As the forecast winds failed to provide sufficient air velocity at which they could become airborne, a catapult of 1,200 to 1,600 pounds, raised on September 4, 1904, generated the required rotational speed of 28 mph.
Of the 105 mostly short flights made in 1904, the longest covered three miles and remained at altitude for five minutes and eight seconds. Between 1910 and 1916 the Wright Company operated a flight school here, training more than 100 of the first pilots in the world for the Wright Exhibition Team and the military. In 1917, the US Army Signal Corps purchased the field, along with 2,000 adjacent acres, and renamed it Wilbur Wright Field, later in 1948 establishing the Wright-Paterson Air Force Base.
Today, the Huffman Prairie flying field, the world's first "airport", remains exactly as it was during the Wright Brothers' test flights, with a replica of Wrights & # 39; Hangar since 1905 (again the first in the world), a replica of their National Park Service catapult and interpretive system. The nearby Huffman Prairie Flight Interpretation Center offers exhibits that focus on experimental flights from 1904-1905, the Flight School for 1910-1916 and the history of the Wright-Patterson Air Force Base.
The Wright Flyer III, another important landmark of the airstrip, is located in the Carillon Historic Park, a 65-acre outdoor museum opened in 1950, whose 24 attractions deal with invention, settlement, industry and transportation. The aircraft, seven feet longer than the Wright Flyer II and the third design evolution after the original Wright Flyer, for the first time includes split wing and rudder control, the previous original longitudinal axial method later achieved with ailerons . With its three axes of flight-slope, rollover and yawning – thus independently controlled until September 1905, the design with larger horizontal and vertical stabilizers and rotating sliders eliminates the stagnant-induced stagnation trends and was able to complete a wide range of aerial maneuvers, including banks, circles and figurines. With a durability of more than 30 minutes, it provides a training aircraft in which countless others have learned to fly.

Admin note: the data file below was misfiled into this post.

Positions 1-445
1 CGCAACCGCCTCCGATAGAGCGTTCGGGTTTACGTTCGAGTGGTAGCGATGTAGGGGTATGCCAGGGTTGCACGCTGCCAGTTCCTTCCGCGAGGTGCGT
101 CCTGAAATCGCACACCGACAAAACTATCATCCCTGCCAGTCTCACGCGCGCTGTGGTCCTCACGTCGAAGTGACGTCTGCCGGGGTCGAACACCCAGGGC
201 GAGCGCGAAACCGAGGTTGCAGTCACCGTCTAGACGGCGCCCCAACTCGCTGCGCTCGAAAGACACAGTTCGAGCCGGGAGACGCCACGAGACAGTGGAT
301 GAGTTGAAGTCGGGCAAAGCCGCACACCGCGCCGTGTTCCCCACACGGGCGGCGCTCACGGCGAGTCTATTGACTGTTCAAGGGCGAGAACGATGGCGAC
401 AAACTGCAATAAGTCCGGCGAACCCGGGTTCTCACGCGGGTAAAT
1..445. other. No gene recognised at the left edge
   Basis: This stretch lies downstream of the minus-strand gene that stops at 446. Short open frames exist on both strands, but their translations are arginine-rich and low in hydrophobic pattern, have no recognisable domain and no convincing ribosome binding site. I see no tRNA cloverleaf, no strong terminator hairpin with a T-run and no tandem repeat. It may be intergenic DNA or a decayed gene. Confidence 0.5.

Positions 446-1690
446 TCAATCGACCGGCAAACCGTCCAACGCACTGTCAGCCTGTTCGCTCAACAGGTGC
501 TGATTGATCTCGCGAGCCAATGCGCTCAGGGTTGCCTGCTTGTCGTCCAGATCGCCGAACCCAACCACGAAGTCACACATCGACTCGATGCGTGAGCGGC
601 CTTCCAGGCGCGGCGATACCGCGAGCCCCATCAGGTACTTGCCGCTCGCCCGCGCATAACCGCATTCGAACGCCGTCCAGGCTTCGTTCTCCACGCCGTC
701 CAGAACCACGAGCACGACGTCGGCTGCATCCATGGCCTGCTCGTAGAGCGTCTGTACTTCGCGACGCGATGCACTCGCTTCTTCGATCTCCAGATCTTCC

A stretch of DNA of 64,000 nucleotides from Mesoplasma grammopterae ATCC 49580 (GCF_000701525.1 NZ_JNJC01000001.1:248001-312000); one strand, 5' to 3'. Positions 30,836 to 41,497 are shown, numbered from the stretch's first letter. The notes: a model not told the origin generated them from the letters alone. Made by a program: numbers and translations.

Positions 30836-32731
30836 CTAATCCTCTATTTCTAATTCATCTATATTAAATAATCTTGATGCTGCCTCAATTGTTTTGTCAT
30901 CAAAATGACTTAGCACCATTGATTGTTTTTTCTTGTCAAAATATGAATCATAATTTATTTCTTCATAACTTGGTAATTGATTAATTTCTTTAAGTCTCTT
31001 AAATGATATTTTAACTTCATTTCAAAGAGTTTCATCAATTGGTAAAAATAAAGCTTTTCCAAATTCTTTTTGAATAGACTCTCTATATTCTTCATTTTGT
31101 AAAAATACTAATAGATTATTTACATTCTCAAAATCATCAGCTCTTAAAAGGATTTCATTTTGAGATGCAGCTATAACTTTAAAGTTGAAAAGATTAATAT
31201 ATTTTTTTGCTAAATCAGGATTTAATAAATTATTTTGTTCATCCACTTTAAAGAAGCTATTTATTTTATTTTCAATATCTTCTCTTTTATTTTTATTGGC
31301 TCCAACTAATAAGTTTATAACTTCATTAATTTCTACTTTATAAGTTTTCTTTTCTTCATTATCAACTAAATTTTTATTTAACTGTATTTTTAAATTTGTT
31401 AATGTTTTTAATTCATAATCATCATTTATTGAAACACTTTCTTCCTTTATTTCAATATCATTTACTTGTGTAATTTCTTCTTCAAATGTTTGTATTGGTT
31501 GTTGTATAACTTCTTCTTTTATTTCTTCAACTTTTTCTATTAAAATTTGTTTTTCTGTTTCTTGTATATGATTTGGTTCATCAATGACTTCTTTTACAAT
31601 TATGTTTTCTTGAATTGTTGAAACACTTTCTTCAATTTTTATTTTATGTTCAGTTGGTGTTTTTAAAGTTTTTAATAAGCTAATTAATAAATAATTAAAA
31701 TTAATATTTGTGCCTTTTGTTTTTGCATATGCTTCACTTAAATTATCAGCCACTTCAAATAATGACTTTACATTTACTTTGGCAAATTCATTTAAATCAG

The 1908 modification included the installation of a more powerful engine, reconfigured controls and, for the first time, securing passengers on the lower wing surface.
The Wright III flyer housed in Carrilon's historic Wright Hall Park has been restored under the personal guidance of Orville.
The United States National Museum of the Air Force, adjacent to the Wright-Paterson Air Force Base and the largest landmark of the airstrip, is the largest and oldest aviation museum in the world and has more than 300 aircraft and 6,000 historic artifacts, located in 17 acres of indoor showcases that span the history of aviation from its inception to the Wright Brothers to current stealth aircraft technology. The facility features an atrium entrance, IMAX theater, gift shop, bookstore, cafe, National Aviation Hall of Fame, outdoor air park and memorial park and seven galleries: early year, air power, contemporary flight, cold war, rockets / space, presidential aircraft and R&D / Test Airplanes Significant exhibits to name but a few include the North American XB-70 Valkyrie, the Wright 1909 military flyer, the Bleriot monoplane, Curtiss JN-4D Jenny, Nieuport 28, Sopwith Camel, Fokker .VII, de Havilland DH.4, Northam the Eric B-25B Mitchell, the Consolidated Liberator of the B-24D, the Boeing B-17G Flying Fortress, the Boeing B-52D Stratosphere, the Convair B-36J Peacemaker, the Boeing WB-50D Superfortress, the Boeing RB-47H Stratojet 71 and Blackheed SR-71H and Blackheed 71 .
For an airline employee, a visit to Dayton, the birthplace of aviation, seems a must. After all, without her, there would be no airline to work in …